Wednesday, February 20, 2008

Just around the Corner

So last week we were invited to escort one of the other teachers home. On this particular day the headmaster had told us that they would be preparing lunch for us. So we told the teacher we could not be gone very long because they were going to have lunch for us. She told us no problem and we were off. We started walking and she told us it was just around the corner and it was not far. We kept going another 5 minutes and we went around another curve and through another neighborhood and she said “we are almost there, just a little bit farther,” so we walked about another 5 minutes and she tells us it is just around the corner, so another 5 minutes have passed and now we are in the middle of the village and have made so many turns I couldn’t tell you even if a lion was chasing me how to get out of the village. We finally walked by another home and she tells us we are in her neighborhood. We left the school at noon and arrived at madam’s house at 12:35. On any other day, this would have been ok, but like I mentioned earlier, they were preparing us lunch and actually it was probably waiting for us. (sure enough it was). We arrive at madams home and were greeted by her squealing mother who is so very pleased to have us. It was the best bear hug I had had in a very long time!!! We go inside and have a seat in the living room. While we are sitting there…the true Malawi or African thing happens. All of madam’s neighbors start coming and sitting down. They don’t say anything, but they all find a seat. It was quite a quotable moment because Johanna and I read a book that talks about this exact moment. Fun fun fun. They are all there because they don’t want to leave us alone. Malawians believe that you dont ever want to be left alone. So although the ackward silence was almost unbearable for me, it is completely normal there. After about 8 people coming in a sitting down we had some introductions and I was able to say she had a very nice home in chichewa, and then we told Madam that me might need to go. She said she just needed to eat really quick and then we would go, go. Yes this is a great term here. There is go and go, go. and there is now and now, now. When they say now now or go go, it is really that minute, but otherwise, not so much. So madam ate quickly and we were on our way. We arrived back at the school at 1:10. So the few minutes we thought we would be gone turned into an hour. The headmaster was very understanding and we then ate our lunch.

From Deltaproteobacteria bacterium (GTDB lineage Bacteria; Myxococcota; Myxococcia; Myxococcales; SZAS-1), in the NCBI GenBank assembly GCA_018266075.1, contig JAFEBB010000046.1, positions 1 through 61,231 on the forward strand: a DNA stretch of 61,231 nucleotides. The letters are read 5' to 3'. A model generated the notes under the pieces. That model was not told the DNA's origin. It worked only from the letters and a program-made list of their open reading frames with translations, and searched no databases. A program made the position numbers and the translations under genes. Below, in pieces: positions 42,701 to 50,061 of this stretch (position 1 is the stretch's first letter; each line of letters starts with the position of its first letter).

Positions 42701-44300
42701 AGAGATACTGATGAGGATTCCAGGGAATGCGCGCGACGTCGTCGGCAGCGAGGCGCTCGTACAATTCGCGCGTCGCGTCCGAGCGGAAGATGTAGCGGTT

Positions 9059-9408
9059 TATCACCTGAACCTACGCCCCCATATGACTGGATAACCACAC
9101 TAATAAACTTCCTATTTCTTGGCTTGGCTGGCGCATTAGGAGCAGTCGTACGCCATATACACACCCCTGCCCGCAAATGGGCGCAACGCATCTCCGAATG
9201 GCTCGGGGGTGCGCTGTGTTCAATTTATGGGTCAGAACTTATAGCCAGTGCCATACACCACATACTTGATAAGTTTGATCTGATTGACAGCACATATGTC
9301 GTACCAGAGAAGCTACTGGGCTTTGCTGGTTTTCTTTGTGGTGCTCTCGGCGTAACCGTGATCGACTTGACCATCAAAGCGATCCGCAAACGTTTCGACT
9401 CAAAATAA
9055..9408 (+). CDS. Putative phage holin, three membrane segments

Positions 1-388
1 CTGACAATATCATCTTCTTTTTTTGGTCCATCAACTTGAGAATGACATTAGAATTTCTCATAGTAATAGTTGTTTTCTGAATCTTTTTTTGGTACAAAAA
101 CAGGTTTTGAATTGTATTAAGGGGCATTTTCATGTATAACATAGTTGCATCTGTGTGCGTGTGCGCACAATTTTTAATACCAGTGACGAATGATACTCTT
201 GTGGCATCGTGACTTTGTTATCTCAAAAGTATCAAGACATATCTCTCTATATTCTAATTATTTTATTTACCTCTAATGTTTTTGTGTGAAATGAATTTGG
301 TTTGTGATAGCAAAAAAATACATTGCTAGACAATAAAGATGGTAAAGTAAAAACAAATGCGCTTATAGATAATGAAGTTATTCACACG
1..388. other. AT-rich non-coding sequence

1 comment:

Shilingi-Moja said...

What a typical African "moment". I don't know how many times in 22 years I have heard these phrases (in Swahili, of course):

--> It's not far
--> It's won't take long
--> It's coming just now

It really is all about relationships, isn't it?

Bob A